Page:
H.R.3729 - Defend America Against Weapons of Mass Destruction Act of 1996104th Congress (1995-1996)
|Sponsor:||Rep. Harman, Jane [D-CA-36] (Introduced 06/26/1996)|
|Committees:||House - National Security; Transportation and Infrastructure|
|Latest Action:||House - 07/22/1996 Executive Comment Requested from DOD. (All Actions)|
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Text: H.R.3729 — 104th Congress (1995-1996)All Information (Except Text)
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Introduced in House (06/26/1996)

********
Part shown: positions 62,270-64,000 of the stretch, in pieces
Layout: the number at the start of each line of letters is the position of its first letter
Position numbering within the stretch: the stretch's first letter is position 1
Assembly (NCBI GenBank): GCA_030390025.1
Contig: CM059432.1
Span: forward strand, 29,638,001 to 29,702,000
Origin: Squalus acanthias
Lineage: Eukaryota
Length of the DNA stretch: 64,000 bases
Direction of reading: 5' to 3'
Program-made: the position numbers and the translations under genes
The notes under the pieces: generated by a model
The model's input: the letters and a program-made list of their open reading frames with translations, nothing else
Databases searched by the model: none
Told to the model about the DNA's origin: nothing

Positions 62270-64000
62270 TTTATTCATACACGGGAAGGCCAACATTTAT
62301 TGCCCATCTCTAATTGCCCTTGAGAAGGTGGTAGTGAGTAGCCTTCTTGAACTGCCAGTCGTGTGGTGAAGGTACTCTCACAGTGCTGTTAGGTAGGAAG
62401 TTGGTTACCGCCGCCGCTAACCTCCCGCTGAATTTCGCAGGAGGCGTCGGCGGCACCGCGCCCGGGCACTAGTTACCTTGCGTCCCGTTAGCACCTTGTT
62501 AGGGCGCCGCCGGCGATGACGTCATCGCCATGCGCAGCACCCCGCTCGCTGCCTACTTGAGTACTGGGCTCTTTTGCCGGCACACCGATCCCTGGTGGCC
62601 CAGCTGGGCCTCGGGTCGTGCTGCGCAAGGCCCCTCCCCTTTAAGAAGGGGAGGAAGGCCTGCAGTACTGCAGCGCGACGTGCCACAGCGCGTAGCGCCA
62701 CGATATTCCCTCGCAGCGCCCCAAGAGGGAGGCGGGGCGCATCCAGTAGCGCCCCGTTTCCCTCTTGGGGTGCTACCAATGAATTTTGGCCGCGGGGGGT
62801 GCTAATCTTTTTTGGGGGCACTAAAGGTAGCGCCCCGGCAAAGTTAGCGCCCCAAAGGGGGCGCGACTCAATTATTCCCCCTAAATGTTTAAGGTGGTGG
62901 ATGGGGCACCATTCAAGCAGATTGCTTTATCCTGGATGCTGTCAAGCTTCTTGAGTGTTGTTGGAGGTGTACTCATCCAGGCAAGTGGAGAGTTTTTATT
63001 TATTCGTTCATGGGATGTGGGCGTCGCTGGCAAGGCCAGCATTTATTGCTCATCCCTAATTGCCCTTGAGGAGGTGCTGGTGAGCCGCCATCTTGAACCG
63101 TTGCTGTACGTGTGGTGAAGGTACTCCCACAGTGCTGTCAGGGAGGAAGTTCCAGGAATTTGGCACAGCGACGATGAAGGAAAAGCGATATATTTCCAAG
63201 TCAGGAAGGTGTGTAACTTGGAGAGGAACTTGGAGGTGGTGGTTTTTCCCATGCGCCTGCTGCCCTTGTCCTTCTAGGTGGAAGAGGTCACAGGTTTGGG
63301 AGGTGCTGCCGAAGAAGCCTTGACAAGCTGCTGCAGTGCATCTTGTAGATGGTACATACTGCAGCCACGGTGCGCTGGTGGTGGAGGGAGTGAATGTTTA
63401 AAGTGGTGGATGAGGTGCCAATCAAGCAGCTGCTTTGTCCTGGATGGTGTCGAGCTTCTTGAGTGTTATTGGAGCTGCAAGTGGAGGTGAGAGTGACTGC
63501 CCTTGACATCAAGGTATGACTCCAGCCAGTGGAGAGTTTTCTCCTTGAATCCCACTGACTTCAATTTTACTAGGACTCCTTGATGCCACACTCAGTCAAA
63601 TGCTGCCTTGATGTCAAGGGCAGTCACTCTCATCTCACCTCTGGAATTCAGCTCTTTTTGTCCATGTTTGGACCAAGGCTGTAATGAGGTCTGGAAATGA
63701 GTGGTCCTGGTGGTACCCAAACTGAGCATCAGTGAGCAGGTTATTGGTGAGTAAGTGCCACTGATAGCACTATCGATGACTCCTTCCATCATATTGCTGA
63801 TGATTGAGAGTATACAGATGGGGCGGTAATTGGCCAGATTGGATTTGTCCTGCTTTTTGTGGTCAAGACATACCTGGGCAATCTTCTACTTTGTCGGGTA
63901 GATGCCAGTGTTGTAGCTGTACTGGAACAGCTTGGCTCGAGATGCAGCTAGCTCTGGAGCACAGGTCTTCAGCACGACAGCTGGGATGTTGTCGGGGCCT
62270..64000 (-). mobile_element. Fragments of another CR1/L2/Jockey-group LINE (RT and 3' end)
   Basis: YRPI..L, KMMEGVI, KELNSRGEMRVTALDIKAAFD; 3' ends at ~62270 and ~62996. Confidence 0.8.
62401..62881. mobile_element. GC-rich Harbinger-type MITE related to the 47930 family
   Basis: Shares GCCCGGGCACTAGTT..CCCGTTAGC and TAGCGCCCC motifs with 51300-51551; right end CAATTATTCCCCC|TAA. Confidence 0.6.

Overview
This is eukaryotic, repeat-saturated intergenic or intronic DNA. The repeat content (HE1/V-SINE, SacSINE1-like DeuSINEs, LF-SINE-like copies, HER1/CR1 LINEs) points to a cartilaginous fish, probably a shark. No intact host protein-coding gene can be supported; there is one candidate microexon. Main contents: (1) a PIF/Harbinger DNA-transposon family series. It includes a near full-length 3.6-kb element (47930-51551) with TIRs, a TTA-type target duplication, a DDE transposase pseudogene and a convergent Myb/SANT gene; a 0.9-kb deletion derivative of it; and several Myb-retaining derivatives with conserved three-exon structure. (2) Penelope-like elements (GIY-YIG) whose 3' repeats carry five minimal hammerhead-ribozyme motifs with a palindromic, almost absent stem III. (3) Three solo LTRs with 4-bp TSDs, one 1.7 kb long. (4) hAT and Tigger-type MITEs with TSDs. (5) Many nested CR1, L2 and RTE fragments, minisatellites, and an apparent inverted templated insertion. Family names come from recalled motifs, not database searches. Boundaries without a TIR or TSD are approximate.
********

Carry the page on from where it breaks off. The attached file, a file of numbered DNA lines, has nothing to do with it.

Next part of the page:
[Congressional Bills 104th Congress] [From the U.S. Government Printing Office] [H.R. 3729 Introduced in House (IH)] 104th CONGRESS 2d Session H. R. 3729 To provide for the detection and interception of weapons of mass destruction delivered by unconventional means. _______________________________________________________________________ IN THE HOUSE OF REPRESENTATIVES June 26, 1996 Ms. Harman (for herself, Mr. Spratt, and Mr. Taylor of Mississippi) introduced the following bill; which was referred to the Committee on National Security, and in addition to the Committee on Transportation and Infrastructure, for a period to be subsequently determined by the Speaker, in each case for consideration of such provisions as fall within the jurisdiction of the committee concerned _______________________________________________________________________ A BILL To provide for the detection and interception of weapons of mass destruction delivered by unconventional means. Be it enacted by the Senate and House of Representatives of the United States of America in Congress assembled, SECTION 1. SHORT TITLE. This Act may be cited as the ``Defend America Against Weapons of Mass Destruction Act of 1996''. SEC. 2. FINDINGS AND DEFINITION. (a) Findings.--Congress makes the following findings: (1) Although the United States possesses the technological means to develop and deploy defensive systems that would be highly effective in countering limited ballistic missile threats to its territory, its ability to detect and intercept weapons of mass destruction delivered by unconventional means is limited. (2) It is axiomatic that the incentive for the unconventional delivery of weapons of mass destruction will increase in direct proportion to the perceived effectiveness of theater missile and other regular military defense systems. (3) The target of weapons of mass destruction may not be military in the usual sense of the term and, as such, the threat that is posed to the citizens of the United States by chemical and biological weapons delivered by nonconventional means is significant and growing. (4) Several countries that are hostile to the United States, including Iraq, Libya, and Iran, have demonstrated an interest in acquiring the technology necessary to manufacture weapons of mass destruction. (5) In addition, the acquisition or the development and use of weapons of mass destruction is well within the capability of many extremist and terrorist movements, acting independently or as proxies, and states can transfer weapons to or otherwise aid such movements indirectly and with plausible deniability. (6) Covert or unconventional means of delivery, which may be preferable to both States and non-State organizations, include cargo ships, passenger aircraft, commercial and private vehicles and vessels, or commercial cargo shipments routed through multiple destinations. (7) Traditional arms control efforts assume large state efforts with detectable manufacturing and weaponization programs in peacetime but are ineffective in monitoring and controlling the development of a capability to manufacture suddenly chemical, biological, or nuclear weapons with little or no warning and with nothing but commercial supplies and equipment. Such efforts are also incapable of predicting and tracking transfers of capabilities relating to weapons of mass destruction. (8) Because of the dire consequences to the citizens of the United States posed by weapons of mass destruction, and because traditional arms control efforts are inadequate, it is prudent to commence a coordinated effort among local, State, and Federal emergency response organizations to develop technologies and capabilities to detect and intercept weapons of mass destruction, to equip and protect those emergency response organizations who are first on the scene, and, where necessary, to decontaminate areas where such weapons are manufactured or detonated. (9) Congress has repeatedly expressed concern about the use of weapons of mass destruction, stating in November 1993 (in section 1704 of the National Defense Authorization Act For Fiscal Year 1994 (Public Law 103-160; 50 U.S.C. 1522 note)) that ``the President should strengthen Federal interagency emergency planning by the Federal Emergency Management Agency and other appropriate Federal, State, and local agencies for development of a capability for early detection and warning of and response to-- ``(1) potential terrorist use of chemical or biological agents or weapons; and ``(2) emergencies or natural disasters involving industrial chemicals or the widespread outbreak of disease.''. (b) Weapons of Mass Destruction Defined.--For purposes of this Act, the term ``weapons of mass destruction'' means chemical, biological, and nuclear weapons (whether militarized or improvised) that are designed to spread their contents through explosions or other dissemination means. SEC. 3. DEPARTMENT OF DEFENSE RESEARCH AND DEVELOPMENT PROGRAM. (a) In General.--Chapter 139 of title 10, United States Code, is amended by adding at the end the following new section: ``Sec. 2375. Weapons of mass destruction: threat from attack by unconventional means ``(a) Establishment of Program.--The Secretary of Defense shall carry out a research and development program to enhance the capabilities of the United States relating to the threat to the United States of an attack inside the United States by unconventional means involving weapons of mass destruction. In carrying out such program, the Secretary shall take into consideration relevant assessments and recommendations of any interagency task force or committee. ``(b) Activities To Be Included in the Program.--The activities to be carried out by the Secretary under the program shall include the following: ``(1) Research, development, test, and evaluation of technologies relating to any of the following: ``(A) Detection of chemical, biological, and nuclear weapons. ``(B) Interception of such weapons. ``(C) Protection against such weapons. ``(D) Assistance to other Federal departments and agencies and State and local agencies in responding to an attack made using such weapons, including casualty treatment. ``(E) Decontamination of areas affected by an attack using such weapons. ``(2) Training of personnel for the activities specified in subparagraphs (A) through (E) of paragraph (1). ``(3) Identification of Federal equipment and technologies that can be transferred, and training that can be provided, from one Federal agency to another agency or to State and local agencies consistent with the purposes of the program under this section. ``(c) Consultation With State and Local Authorities.--In carrying out the program under this section, the Secretary shall consult regularly with, and shall seek the views of, representatives of-- ``(1) State and local government law enforcement authorities; and ``(2) State and local government emergency planning authorities.''. (b) Clerical Amendment.--The table of sections at the beginning of such chapter is amended by adding at the end the following new item: ``2375. Weapons of mass destruction: threat from attack by unconventional means.''. SEC. 4. PRE-EVENT PLANNING ASSISTANCE UNDER STAFFORD ACT. Section 201(b) of the Robert T. Stafford Disaster Relief and Emergency Assistance Act (42 U.S.C. 5131(b)) is amended by adding at the end the following new sentence: ``In the case of preparation by the States against major disasters involving weapons of mass destruction (as defined in section 2(b) of the Defend America Against Weapons of Mass Destruction Act of 1996), technical assistance under the preceding sentence in developing comprehensive plans and practicable programs for preparation against such disasters may be provided through any department or agency of the United States designated by the President for such purpose.''. SEC. 5. REPORT TO CONGRESS. Not later than one year after the date of the enactment of this Act, the President shall submit to Congress a report describing the actions taken, and planned to be taken, to carry out section 2375 of title 10, United States Code, as added by section 3, and the sentence in section 201(b) of the Robert T. Stafford Disaster Relief and Emergency Assistance Act added by section 4. The report shall include a statement of the costs of such actions. <all>